WASHINGTON — A new study shows that a combination of drugs can be used in targeted therapy against a common type of lung cancer.
Lung adenocarcinomas, the most common genetic subtype of lung cancer which has long defied treatment with targeted therapies, has had its growth halted by a combination of two already-in-use drugs in laboratory and animal studies, setting the stage for clinical trials of the drugs on patients, researchers at Dana-Farber Cancer Institute in Boston, Massachusetts and other scientists report in a new study.
The study, published in the journal Cancer Discovery, describes a new tack in the treatment of lung adenocarcinomas which account for about 40 percent of all lung cancers that carry mutations in the gene KRAS.
While most efforts to target KRAS directly with drugs have not proved successful, the authors of the current study took a more circuitous approach, targeting KRAS’s accomplices, the genes that carry out its instructions rather than KRAS itself, reports Science Daily.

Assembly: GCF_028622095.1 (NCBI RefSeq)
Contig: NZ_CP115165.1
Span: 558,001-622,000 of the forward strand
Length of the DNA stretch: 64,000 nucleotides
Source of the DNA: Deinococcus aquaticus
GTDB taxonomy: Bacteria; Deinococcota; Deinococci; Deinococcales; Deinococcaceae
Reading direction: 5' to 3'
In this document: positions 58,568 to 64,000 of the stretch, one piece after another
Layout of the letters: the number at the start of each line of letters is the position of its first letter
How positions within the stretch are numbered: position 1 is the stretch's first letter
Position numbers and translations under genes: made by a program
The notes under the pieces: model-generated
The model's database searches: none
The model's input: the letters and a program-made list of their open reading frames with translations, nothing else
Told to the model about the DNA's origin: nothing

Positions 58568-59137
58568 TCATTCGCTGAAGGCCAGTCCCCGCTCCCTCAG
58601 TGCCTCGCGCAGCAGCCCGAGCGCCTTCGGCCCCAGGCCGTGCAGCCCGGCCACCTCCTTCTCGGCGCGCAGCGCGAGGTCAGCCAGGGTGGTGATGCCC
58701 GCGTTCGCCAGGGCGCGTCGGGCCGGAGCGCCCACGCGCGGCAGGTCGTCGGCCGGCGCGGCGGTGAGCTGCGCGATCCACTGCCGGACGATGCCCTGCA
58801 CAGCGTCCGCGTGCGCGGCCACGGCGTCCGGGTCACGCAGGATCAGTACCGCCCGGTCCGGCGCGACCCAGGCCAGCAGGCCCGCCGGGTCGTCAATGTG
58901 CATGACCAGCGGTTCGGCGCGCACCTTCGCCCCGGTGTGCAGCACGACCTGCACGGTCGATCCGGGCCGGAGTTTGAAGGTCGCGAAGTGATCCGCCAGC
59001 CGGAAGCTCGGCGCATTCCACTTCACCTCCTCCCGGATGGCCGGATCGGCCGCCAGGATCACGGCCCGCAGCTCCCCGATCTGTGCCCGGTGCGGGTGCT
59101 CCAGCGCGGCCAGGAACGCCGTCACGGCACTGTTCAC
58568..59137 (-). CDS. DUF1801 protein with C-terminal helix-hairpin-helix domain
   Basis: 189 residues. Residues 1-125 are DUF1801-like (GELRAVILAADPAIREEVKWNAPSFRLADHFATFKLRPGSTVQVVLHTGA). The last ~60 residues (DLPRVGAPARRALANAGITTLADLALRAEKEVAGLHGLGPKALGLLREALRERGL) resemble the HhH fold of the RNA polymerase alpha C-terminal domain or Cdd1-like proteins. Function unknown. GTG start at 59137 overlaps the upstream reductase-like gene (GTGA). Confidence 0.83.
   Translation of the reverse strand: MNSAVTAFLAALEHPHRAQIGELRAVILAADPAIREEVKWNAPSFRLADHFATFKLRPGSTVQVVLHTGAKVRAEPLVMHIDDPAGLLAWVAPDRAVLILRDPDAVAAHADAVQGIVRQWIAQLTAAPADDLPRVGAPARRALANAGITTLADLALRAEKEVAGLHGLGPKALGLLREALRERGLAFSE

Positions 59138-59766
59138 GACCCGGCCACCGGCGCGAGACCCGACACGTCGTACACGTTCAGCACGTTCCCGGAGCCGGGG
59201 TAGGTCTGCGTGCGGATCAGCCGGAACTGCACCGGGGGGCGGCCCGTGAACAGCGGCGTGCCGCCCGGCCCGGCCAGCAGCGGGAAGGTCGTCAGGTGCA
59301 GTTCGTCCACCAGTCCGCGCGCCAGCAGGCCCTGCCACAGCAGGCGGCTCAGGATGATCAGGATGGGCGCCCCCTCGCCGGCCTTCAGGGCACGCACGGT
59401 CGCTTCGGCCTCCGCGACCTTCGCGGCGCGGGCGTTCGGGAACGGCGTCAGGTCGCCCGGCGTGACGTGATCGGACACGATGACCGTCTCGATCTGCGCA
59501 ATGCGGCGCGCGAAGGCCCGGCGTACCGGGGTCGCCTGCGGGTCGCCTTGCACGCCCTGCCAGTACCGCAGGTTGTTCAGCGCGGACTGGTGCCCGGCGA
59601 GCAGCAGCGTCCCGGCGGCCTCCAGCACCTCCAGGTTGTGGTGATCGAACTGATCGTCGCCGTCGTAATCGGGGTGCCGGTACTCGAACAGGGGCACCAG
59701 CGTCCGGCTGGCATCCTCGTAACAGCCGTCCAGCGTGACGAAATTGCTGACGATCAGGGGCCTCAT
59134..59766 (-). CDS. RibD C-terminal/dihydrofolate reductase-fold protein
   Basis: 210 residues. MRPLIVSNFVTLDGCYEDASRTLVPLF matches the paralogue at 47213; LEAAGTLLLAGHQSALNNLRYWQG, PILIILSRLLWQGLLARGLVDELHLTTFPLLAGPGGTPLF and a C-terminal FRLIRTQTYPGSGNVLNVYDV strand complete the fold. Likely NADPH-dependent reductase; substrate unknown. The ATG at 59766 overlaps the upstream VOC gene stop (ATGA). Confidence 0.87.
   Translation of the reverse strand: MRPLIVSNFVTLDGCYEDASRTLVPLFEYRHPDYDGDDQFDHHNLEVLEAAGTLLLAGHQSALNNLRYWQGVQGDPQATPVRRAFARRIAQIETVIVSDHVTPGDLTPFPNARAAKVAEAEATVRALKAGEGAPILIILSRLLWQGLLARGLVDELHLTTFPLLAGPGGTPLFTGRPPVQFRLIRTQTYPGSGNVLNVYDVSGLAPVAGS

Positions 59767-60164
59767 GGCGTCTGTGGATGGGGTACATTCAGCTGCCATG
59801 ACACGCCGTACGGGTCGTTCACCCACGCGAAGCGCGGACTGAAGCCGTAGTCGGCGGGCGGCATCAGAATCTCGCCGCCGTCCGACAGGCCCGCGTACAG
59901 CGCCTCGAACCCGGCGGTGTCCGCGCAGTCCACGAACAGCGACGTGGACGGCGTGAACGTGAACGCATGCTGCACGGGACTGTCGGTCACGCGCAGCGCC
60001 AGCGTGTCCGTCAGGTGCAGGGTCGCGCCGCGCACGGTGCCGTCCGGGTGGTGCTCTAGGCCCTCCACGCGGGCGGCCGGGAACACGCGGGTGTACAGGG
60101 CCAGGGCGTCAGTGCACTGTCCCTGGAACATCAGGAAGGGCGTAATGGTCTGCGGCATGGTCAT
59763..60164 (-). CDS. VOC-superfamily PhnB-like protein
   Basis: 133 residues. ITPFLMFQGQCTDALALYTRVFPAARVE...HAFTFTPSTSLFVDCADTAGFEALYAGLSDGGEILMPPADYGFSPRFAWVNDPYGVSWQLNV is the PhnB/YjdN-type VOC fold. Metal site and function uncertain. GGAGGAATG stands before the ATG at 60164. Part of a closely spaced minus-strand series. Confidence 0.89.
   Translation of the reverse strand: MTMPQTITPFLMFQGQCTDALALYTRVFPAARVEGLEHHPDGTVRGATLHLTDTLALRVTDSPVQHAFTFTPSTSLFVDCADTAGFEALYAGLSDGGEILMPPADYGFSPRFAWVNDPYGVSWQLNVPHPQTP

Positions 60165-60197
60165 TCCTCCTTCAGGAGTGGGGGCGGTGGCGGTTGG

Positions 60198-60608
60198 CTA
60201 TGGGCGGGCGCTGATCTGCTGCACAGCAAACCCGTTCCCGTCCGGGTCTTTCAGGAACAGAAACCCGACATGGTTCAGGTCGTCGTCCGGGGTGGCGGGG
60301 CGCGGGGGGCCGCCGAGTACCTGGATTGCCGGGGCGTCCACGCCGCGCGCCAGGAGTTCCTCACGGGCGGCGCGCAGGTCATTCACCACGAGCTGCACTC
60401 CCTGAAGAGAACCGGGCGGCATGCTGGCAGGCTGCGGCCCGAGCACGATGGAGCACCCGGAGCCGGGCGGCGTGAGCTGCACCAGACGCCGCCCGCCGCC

“About 30 percent of lung adenocarcinomas have mutations in KRAS which amount to nearly 30,000 of all patients diagnosed with lung cancer each year in the United States,” says the study’s senior author, David Barbie, MD, of the Lowe Centre for Thoracic Oncology at Dana-Farber and the Broad Institute of Harvard and Massachusetts Institute of Technology.
“That represents the single biggest subset of lung cancer patients, if grouped by the mutations within their tumour cells. Unfortunately, there has not been a reliable way of striking at the genetic mechanism that causes these cells to proliferate.”
Mutations in KRAS cause cancer cells to grow and divide in a wildly disordered way. The lack of drugs able to block KRAS safely has led investigators to look for ways of stifling its effects “downstream” by interfering with the signals it sends to other genes.
“The next step will be to take these results to the clinic where the combination can be tested on lung cancer patients,” says Wong.
“We’re in the process of developing a clinical trial. Because KRAS mutations are also common in colon and pancreatic cancer, we’re hopeful that trials will be organised for these patients as well.”